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Spaceweather Forecast using IMPACT/PLASTIC


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The following presentation on IMPACT/PLASTIC review may be new info to some readers. (I'm grateful to to Vancanneyt Sander of the spaceweatherlive crew for alerting me to the IMPACT resource.)

IMPACT/PLASTIC is a solar wind monitor located on STEREO-A. DSCOVR/ACE are solar wind monitors in-line with earth, roughly the same distance from the sun as IMPACT.  Solar wind (or other solar activity) can take 3 days (+/- 1 day) to arrive at IMPACT or ACE (from the sun). Solar activity recorded at IMPACT, if it continues, will arrive at ACE/DSCOVR ~6 days later (and at earth shortly thereafter), as that is the approximate time for the the sun to rotate an active position earthward after facing STEREO-A.

Here are the positions of STEREO-A, approximately one solar rotation ago, and now:


We observe that STEREO-A is just a bit 'advanced' now than it was on Aug. 25, which means the time-lag between IMPACT and ACE one rotation ago--being ~6 days then--will not be much different than what it is today.  This explanation will become clearer after looking at the IMPACT data.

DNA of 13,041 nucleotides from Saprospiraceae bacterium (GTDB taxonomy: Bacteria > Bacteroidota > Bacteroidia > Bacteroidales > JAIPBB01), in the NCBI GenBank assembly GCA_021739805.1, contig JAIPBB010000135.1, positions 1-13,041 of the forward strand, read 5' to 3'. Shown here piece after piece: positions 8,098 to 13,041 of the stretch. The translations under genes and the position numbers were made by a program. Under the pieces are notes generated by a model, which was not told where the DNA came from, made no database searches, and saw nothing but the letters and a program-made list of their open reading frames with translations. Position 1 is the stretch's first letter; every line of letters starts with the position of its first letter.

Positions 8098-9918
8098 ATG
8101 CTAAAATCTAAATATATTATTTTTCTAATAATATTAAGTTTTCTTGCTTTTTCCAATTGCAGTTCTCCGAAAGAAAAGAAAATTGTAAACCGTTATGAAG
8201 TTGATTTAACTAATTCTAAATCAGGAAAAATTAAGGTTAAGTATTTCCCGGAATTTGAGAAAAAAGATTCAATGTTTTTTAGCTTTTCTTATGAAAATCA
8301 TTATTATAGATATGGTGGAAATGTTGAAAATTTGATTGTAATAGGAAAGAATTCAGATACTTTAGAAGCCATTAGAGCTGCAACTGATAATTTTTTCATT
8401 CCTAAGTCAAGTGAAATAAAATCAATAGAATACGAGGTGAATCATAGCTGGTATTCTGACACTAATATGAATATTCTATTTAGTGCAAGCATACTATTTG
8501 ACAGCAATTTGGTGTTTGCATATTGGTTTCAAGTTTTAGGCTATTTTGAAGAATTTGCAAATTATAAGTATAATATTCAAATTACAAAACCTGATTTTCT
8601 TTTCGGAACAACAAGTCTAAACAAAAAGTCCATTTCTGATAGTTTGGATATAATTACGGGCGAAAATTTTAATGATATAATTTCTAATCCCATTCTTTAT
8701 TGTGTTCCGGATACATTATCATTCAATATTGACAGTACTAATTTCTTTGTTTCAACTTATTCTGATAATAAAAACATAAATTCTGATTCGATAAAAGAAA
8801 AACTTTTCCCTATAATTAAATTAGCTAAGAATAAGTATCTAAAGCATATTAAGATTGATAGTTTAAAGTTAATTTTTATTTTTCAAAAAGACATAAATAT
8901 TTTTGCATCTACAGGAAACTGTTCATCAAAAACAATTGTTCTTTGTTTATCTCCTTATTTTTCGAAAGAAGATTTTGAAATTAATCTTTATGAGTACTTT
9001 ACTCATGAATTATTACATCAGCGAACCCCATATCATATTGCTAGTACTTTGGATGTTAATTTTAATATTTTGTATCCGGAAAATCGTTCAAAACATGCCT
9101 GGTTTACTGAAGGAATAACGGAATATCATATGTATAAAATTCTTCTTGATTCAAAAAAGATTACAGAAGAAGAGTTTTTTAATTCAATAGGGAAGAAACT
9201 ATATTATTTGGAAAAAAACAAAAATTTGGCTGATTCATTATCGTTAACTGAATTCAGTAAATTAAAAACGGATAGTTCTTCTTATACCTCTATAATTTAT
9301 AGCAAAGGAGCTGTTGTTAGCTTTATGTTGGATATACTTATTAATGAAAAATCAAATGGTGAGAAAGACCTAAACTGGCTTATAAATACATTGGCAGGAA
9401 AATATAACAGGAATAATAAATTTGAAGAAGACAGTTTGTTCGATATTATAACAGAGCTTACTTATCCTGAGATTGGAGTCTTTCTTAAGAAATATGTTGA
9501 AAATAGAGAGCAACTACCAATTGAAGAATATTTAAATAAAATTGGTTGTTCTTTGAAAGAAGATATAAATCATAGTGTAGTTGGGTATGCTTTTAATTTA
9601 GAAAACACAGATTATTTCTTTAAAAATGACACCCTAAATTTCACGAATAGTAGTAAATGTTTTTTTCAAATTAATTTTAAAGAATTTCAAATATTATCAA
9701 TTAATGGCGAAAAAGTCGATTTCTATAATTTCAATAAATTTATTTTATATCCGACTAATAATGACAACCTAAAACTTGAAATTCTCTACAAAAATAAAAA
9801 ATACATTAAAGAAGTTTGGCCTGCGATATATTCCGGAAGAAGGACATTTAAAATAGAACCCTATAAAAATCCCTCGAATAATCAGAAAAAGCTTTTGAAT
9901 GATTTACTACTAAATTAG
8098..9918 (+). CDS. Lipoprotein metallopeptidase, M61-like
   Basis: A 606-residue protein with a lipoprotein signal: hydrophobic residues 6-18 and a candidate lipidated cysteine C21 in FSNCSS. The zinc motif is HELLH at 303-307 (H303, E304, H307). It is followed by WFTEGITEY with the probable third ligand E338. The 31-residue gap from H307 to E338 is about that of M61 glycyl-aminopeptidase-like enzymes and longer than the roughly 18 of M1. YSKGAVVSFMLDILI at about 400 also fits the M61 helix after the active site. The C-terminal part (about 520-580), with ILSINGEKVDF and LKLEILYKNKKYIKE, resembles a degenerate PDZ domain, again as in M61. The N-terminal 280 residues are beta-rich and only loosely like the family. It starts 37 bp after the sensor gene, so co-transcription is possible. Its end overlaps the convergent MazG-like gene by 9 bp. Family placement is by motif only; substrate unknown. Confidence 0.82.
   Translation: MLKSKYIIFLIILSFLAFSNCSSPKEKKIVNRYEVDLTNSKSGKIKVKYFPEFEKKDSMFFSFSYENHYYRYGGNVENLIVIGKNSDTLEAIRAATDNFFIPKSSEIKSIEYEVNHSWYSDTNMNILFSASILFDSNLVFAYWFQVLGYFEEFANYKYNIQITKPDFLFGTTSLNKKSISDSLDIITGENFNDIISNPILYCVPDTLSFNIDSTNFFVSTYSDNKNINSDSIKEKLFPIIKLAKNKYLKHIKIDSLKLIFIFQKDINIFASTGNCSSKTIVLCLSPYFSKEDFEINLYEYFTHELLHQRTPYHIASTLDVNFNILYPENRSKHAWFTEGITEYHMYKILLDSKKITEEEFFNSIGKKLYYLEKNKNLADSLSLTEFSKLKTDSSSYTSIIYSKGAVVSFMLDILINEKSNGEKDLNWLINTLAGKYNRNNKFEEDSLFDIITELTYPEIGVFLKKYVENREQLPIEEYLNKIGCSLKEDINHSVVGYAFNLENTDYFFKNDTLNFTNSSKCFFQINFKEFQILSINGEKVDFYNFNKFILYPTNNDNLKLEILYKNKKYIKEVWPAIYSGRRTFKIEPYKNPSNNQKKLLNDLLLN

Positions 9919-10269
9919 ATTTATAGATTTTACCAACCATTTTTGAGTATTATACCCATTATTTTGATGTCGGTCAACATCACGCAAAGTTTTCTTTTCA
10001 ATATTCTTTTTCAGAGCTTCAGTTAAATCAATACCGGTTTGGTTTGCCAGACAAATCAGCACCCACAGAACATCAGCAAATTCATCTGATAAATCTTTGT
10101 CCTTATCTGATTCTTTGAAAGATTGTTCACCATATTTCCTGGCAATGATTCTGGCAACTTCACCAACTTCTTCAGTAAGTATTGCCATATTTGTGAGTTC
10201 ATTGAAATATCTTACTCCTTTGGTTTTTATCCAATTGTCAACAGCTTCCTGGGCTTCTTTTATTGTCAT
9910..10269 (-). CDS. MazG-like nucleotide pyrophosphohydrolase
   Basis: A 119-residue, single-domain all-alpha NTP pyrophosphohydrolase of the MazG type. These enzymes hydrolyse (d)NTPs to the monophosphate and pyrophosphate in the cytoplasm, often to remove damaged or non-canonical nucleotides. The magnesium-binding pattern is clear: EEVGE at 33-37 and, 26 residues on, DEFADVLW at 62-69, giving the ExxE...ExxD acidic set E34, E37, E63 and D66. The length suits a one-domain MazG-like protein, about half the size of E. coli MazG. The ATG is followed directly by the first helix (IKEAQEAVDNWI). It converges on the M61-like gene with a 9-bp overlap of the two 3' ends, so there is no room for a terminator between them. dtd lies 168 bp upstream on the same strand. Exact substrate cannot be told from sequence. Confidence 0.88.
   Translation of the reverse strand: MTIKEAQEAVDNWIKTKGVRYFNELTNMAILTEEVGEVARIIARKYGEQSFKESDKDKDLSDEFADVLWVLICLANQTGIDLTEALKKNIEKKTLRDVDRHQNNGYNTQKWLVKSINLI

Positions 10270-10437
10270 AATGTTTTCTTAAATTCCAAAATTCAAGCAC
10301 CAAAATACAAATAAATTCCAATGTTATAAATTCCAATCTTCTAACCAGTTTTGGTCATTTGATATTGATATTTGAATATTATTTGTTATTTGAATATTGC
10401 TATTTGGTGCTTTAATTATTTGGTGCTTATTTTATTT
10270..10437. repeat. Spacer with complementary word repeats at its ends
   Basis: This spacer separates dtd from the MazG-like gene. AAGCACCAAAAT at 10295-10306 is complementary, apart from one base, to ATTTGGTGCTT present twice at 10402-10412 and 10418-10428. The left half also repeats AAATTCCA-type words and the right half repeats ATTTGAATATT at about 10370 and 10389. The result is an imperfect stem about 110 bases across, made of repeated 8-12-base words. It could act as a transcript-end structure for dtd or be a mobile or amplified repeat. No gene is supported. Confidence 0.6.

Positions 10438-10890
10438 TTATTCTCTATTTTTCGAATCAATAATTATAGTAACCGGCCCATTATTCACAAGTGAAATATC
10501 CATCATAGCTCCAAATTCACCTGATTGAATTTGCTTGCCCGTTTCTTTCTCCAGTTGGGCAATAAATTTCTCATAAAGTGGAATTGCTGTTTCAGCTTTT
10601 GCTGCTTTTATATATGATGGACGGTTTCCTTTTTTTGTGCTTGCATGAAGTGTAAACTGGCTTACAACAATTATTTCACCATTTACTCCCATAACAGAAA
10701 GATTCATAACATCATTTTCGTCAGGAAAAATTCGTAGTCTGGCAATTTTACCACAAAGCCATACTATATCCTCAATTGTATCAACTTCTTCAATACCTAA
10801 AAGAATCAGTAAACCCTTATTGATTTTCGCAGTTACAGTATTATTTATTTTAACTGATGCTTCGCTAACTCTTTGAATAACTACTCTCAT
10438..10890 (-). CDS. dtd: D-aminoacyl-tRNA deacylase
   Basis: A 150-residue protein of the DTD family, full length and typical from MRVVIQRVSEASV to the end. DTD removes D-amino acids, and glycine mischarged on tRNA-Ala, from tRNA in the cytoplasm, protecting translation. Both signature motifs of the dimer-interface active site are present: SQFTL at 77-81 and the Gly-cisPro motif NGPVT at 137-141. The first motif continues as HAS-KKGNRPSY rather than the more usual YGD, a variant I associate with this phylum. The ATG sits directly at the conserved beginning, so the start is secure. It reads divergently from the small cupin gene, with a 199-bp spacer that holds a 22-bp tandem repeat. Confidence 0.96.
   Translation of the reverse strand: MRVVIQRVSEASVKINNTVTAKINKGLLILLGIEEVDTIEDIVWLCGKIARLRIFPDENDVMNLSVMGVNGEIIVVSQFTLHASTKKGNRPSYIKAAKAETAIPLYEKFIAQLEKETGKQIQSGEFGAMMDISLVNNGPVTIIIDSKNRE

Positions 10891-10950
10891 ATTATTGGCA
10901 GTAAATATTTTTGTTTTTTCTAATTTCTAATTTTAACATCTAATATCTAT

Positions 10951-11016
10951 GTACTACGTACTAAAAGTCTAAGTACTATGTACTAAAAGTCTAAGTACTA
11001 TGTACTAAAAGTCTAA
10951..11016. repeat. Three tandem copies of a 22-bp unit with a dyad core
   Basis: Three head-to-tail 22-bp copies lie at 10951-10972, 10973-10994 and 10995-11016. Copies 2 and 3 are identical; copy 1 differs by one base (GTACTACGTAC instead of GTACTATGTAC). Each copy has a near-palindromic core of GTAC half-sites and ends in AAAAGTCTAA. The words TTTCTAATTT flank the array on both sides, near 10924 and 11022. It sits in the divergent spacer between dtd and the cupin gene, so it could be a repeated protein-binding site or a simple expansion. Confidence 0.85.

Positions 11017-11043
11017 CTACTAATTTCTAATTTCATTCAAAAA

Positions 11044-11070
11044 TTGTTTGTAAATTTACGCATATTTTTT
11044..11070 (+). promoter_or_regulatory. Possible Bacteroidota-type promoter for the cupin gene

Below is the IMPACT data (plotted in Red) from one rotation ago, where we see the following sequence of events (in 7-day plots), starting on Aug. 25 recorded at IMPACT:

  1. bump in Bx to >10nT;
  2. drop in By to -10nT;
  3. rapid swings in Bz from +10nT to -10nT;
  4. bump in total B to +15nT;
  5. a rise of Np to ~13/cm^3, then it fell in sequence with...
  6. a rapid rise of V to over 600 km/s, sustained at that level for over 1.5 days.



The chart on the above right, shows a response in activity recorded on ACE (plotted in Brown) starting on Aug. 31, roughly six days after what was recorded on IMPACT.  We see a similar sequence of events listed above, with just some slight differences.  For example, the Velocity ramps a little slower, but it registers a higher magnitude (eventually reaching over 800 km/sec) than what was recorded by IMPACT six days earlier. 


(to be continued)

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So now, one rotation later (than the data discussed above), here is the current IMPACT recording (showing a 3-day plot and 7-day plot):


Quite conspicuously, the sequence of activity recorded by IMPACT (plotted in Red) starting on Sept. 21, listed below, is very similar to what was observed in the data one rotation ago, with only slight differences:

  1. bump in Bx to 10nT;
  2. drop in By exceeding -10nT;
  3. rapid swings in Bz from >+10nT to >-10nT;
  4. bump in total B to almost +15nT;
  5. a rise of Np to ~13/cm^3, then it fell in sequence with...
  6. a ramp of V to over 600 km/s (eventually reaching ~700 km/s) and sustaining these elevated levels for over 1.5 days. 


If the pattern repeats, we expect a similar response mirrored in the ACE data (i.e., earthward), ~6 days later, starting on Sept. 26-27.

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We can begin a close inspection of the incoming (to arrive in ~three days), as we see a pickup in the solar wind starting this morning, next figure: